Determining when to file for Social Security benefits is one of the biggest retirement decisions you’ll make, so it’s important to choose carefully.
If you rush this decision and claim before you’re ready, it could cost you down the road. On the other hand, if you wait too long to file for benefits, you might regret not claiming sooner.
There’s no one-size-fits-all answer as to when you should claim. But there are a few signs that you’ve done your homework and are ready to file for Social Security now.
1. Your savings are in good shape
Social Security benefits are only designed to replace around 40% of your pre-retirement income. That means, unless you can drastically reduce your expenses once you retire, you’ll need some other source of income to make ends meet.
Exactly how much you should have saved will depend on a variety of factors, including your future expenses and how many years you expect to spend in retirement. Your desired lifestyle as a retiree could also affect your expenses, and you could end up increasing your spending levels after you retire.
If you don’t know how much you should save or you’re expecting Social Security to be your sole source of income, it may be wise to hold off on claiming for now.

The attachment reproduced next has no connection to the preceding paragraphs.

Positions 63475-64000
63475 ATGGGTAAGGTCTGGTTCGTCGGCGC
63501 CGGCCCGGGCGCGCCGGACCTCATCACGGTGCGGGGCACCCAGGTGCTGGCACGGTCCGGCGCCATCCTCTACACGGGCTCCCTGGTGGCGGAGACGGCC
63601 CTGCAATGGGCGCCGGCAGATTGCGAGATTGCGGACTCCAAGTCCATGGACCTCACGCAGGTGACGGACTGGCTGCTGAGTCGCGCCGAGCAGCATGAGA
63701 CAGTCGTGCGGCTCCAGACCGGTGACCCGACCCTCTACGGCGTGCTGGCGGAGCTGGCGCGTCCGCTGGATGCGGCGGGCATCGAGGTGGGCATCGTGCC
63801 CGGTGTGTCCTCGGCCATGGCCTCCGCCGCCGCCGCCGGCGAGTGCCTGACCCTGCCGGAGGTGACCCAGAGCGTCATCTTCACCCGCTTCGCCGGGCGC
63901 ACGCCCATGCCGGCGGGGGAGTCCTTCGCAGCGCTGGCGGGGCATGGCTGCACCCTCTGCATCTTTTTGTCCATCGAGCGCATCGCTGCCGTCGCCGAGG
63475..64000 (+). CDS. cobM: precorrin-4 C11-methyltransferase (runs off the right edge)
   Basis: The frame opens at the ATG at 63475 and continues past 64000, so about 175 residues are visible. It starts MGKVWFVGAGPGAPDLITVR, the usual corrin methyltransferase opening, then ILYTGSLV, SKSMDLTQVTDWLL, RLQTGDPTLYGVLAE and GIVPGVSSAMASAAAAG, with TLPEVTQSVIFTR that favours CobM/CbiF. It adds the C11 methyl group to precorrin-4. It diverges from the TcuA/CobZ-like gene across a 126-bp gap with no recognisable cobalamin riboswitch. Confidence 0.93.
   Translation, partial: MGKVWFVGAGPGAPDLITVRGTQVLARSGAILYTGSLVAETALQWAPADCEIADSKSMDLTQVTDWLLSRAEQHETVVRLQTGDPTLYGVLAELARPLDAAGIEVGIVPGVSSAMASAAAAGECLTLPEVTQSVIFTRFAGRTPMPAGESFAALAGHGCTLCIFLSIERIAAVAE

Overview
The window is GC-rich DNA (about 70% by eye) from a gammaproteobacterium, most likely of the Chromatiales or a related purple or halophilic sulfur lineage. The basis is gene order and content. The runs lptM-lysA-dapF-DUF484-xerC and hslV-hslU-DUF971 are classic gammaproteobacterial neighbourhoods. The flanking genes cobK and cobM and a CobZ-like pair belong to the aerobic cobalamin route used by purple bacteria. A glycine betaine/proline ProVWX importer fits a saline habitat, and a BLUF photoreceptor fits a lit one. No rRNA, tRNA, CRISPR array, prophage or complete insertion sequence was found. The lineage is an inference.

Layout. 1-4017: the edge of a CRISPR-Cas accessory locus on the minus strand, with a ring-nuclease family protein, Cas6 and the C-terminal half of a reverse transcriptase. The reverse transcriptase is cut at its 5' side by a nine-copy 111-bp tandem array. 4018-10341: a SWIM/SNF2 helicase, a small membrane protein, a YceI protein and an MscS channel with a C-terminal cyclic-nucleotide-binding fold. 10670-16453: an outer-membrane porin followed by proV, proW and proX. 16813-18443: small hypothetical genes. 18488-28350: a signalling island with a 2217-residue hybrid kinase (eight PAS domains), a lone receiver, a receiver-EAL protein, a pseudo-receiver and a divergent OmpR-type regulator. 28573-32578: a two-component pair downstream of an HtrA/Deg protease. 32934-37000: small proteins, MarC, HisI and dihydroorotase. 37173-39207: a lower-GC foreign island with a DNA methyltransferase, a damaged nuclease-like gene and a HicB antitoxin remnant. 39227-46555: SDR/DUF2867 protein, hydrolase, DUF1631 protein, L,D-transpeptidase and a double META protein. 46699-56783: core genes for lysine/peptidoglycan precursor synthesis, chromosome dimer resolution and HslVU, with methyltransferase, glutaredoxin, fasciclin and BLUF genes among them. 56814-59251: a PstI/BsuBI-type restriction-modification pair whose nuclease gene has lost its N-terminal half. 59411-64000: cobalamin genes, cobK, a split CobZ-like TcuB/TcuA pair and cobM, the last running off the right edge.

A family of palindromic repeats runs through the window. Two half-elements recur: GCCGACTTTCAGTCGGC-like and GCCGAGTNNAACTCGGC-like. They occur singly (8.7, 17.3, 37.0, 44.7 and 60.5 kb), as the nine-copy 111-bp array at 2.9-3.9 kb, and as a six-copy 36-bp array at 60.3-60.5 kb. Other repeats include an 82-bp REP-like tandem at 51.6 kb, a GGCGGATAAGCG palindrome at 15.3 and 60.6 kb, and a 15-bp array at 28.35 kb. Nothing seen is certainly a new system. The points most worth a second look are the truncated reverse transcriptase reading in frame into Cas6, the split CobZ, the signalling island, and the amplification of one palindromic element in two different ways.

2. You know how your age will affect your benefit amount
The age you file for benefits will directly affect how much you collect each month. If you claim at your full retirement age (FRA) — which is either age 66, 66 and a few months, or 67, depending on the year you were born — you’ll receive the full benefit amount you’re entitled to based on your work record.
If you claim before your FRA (as early as age 62), you’ll receive a reduced amount. By delaying benefits, you’ll earn a bonus for each month you wait up to age 70. Theoretically, you can delay benefits past age 70, but it won’t result in any additional money each month.
The age you begin claiming is a personal decision, and there’s not necessarily a right or wrong answer. But when you know how that age will affect your monthly payments, it will be easier to plan for retirement.
3. You have a strategy with your spouse
If you’re married and your spouse is also entitled to Social Security, it’s a good idea to come up with a strategy for when each of you will claim.
You might decide to file at the same time, for example, regardless of your ages. Or, perhaps one of you will claim earlier while the other delays. That way, you can score some extra cash earlier on in your retirement while still taking advantage of the larger checks you’ll receive by delaying.
Also, while it may not be pleasant to think about, it’s wise to consider both of your lifespans. If one spouse passes away, the other may be entitled to the deceased person’s entire benefit amount in survivors benefits. If you have reason to believe one of you will outlive the other, it may be a good idea to consider how survivors benefits play a part in your strategy.
It can be challenging to decide when to claim Social Security, but the more you prepare, the better off you’ll be in retirement. If you’ve considered these three factors, you may be ready to start claiming Social Security as soon as possible.
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